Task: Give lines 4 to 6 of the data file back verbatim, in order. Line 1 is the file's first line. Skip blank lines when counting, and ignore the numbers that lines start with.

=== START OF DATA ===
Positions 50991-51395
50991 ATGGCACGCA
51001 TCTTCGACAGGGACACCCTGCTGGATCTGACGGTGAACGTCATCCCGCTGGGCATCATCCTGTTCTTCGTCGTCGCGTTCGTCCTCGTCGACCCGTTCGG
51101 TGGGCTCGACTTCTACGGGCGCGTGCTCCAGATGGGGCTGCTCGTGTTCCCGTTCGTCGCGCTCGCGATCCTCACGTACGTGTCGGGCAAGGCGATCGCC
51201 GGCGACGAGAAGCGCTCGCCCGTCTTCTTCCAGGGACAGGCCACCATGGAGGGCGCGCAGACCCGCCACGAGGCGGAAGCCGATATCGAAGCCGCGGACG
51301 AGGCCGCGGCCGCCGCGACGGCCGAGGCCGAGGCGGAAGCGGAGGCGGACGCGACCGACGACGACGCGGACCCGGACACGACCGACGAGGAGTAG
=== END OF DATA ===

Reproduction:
51101 TGGGCTCGACTTCTACGGGCGCGTGCTCCAGATGGGGCTGCTCGTGTTCCCGTTCGTCGCGCTCGCGATCCTCACGTACGTGTCGGGCAAGGCGATCGCC
51201 GGCGACGAGAAGCGCTCGCCCGTCTTCTTCCAGGGACAGGCCACCATGGAGGGCGCGCAGACCCGCCACGAGGCGGAAGCCGATATCGAAGCCGCGGACG
51301 AGGCCGCGGCCGCCGCGACGGCCGAGGCCGAGGCGGAAGCGGAGGCGGACGCGACCGACGACGACGCGGACCCGGACACGACCGACGAGGAGTAG